Gospel Gazette, Bible Articles

Vol. 1, No. 11 Page 20 November 1999

Gospel Gazette, Bible Articles
By Louis Rushmore

Is Freewill Scriptural?

Almost every single denomination I have heard of believes that all people have free will.  I haven't found a single verse in the Bible that teaches that people do have free will.  Why do Christians believe this unanimously without any Biblical text to affirm it? ~ Rick (Baptist), Springfield, OR.
Dear Friend, as much as you are amazed that myriads of people believe in “freewill,” I am equally amazed that you are unable to find “any Biblical text to affirm it.”  Further, simple observation should declare the existence of freewill in the human race.

The first biblical indication that mankind possesses the capacity of freewill was immediately following the creation of Adam.

“And out of the ground the Lord God formed every beast of the field, and every fowl of the air; and brought them unto Adam to see what he would call them: and whatsoever Adam called every living creature, that was the name thereof.  And Adam gave names to all cattle, and to the fowl of the air, and to every beast of the field; but for Adam there was not found an help meet for him” (Gen. 2:19-20).
Through the capacity of freewill, Adam was prompted by God to name the animal creation.  This establishes the basic capability of mankind to employ “freewill.”

The very existence of an orderly universe replete with design and implying a designer, implicitly calls out to intelligent life, man, to seek the Creator.  “The heavens declare the glory of God; and the firmament sheweth his handywork” (Psa. 90:1).  “For the invisible things of him from the creation of the world are clearly seen, being understood by the things that are made, even his eternal power and Godhead; so that they are without excuse” (Rom. 1:20).  “Lift up your eyes on high, and behold who hath created these things, that bringeth out their host by number: he calleth them all by names by the greatness of his might, for that he is strong in power; not one faileth” (Isa. 40:26).

“By the word of the Lord were the heavens made; and all the host of them by the breath of his mouth. He gathereth the waters of the sea together as an heap: he layeth up the depth in storehouses. Let all the earth fear the Lord: let all the inhabitants of the world stand in awe of him. For he spake, and it was done; he commanded, and it stood fast” (Psa. 33:6-9).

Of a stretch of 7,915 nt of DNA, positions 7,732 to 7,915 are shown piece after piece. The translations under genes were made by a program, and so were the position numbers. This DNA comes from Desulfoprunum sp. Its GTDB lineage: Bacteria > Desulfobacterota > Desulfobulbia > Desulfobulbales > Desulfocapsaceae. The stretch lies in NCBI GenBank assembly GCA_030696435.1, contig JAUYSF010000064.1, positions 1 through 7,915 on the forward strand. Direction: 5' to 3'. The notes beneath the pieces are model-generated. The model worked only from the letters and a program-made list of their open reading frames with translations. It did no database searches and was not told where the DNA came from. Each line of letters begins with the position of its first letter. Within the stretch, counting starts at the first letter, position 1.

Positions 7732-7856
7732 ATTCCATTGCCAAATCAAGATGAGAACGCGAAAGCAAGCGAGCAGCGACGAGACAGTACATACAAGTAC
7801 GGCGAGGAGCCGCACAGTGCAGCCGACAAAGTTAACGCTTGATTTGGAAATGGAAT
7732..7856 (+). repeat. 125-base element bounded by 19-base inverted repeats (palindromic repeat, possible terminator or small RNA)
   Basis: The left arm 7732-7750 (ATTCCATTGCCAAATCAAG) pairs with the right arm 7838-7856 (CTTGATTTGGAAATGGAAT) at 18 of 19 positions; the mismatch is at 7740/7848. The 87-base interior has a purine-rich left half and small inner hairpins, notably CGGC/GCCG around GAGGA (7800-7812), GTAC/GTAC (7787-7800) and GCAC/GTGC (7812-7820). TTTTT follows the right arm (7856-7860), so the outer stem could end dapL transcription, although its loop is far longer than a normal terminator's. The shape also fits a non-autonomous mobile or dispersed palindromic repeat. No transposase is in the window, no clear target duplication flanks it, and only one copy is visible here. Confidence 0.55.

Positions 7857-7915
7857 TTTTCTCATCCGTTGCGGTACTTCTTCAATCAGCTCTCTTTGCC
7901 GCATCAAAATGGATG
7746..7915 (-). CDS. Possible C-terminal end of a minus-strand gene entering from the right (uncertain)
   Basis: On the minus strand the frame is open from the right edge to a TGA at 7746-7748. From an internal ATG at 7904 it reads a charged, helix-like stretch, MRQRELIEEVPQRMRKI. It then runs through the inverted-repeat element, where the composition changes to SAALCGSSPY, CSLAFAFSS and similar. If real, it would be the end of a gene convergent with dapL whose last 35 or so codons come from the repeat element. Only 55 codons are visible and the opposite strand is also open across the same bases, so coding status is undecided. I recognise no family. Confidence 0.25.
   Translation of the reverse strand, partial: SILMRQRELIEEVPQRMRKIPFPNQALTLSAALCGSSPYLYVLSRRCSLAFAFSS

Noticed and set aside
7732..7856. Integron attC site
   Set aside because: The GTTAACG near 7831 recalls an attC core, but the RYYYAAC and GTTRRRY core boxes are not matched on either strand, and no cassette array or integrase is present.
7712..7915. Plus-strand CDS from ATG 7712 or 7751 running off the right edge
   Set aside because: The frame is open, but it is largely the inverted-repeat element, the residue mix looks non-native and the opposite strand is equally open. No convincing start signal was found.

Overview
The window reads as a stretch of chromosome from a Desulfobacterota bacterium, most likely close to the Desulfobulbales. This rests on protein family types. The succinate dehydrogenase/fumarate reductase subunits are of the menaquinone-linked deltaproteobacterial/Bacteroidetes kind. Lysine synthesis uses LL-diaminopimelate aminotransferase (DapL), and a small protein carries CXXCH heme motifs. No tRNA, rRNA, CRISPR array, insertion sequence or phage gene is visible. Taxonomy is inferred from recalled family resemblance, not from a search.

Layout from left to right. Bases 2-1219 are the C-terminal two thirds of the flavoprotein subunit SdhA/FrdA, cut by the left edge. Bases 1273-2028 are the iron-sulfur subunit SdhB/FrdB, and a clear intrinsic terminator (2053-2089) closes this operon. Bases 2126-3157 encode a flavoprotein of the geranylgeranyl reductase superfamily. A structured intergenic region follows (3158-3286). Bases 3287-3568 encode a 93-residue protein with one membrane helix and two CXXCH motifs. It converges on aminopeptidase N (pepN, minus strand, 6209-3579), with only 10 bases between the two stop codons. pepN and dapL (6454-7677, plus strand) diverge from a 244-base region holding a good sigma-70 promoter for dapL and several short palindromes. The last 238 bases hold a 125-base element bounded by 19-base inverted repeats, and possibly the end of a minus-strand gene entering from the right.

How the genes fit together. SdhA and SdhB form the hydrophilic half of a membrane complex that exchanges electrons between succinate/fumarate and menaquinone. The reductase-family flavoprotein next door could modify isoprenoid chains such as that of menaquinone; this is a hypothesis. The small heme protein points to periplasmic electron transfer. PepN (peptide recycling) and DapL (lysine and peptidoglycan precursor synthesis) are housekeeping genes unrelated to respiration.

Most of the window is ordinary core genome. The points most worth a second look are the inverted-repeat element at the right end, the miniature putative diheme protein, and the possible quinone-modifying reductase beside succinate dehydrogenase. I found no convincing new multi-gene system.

“Through faith we understand that the worlds were framed by the word of God, so that things which are seen were not made of things which do appear” (Heb. 11:3).

Job 38:4-41 lists numerous aspects of God’s creation over which mankind still ponders, and much of which also is little understood even today.  Truly, the created universe has the name of God written all over it, and it calls mankind to search out his Creator.  All of this, which is true, would be a cruel hoax by God if it were impossible to choose (exercise freewill) to seek the Creator (and find him through his divine revelation).

Both testaments of the Bible, beginning with Adam and Eve in the Garden, are filled with choices presented to mankind.  In order to choose, correctly or even incorrectly, as God exhorts mankind, humanity must possess the capacity of freewill.  Further, mankind, at God’s urging to make choices, has the obligation to make choices (use freewill).  Adam and Eve were presented with the choices of eating from the forbidden tree or not eating from that same tree.  They chose incorrectly, nevertheless, they exercised their capacity of freewill (Gen. 2:16-17; 3:3-6).

The great leader, Joshua, memorably called upon his fellows to exercise their freewill in accepting God as their Lord.  “And if it seem evil unto you to serve the Lord, choose you this day whom ye will serve; whether the gods which your fathers served that were on the other side of the flood, or the gods of the Amorites, in whose land ye dwell: but as for me and my house, we will serve the Lord” (Josh. 24:15).  Often, unfortunately, mankind has chosen to forsake God, nevertheless it was a choice (use of freewill):  “For that they hated knowledge, and did not choose the fear of the Lord” (Prov. 1:29).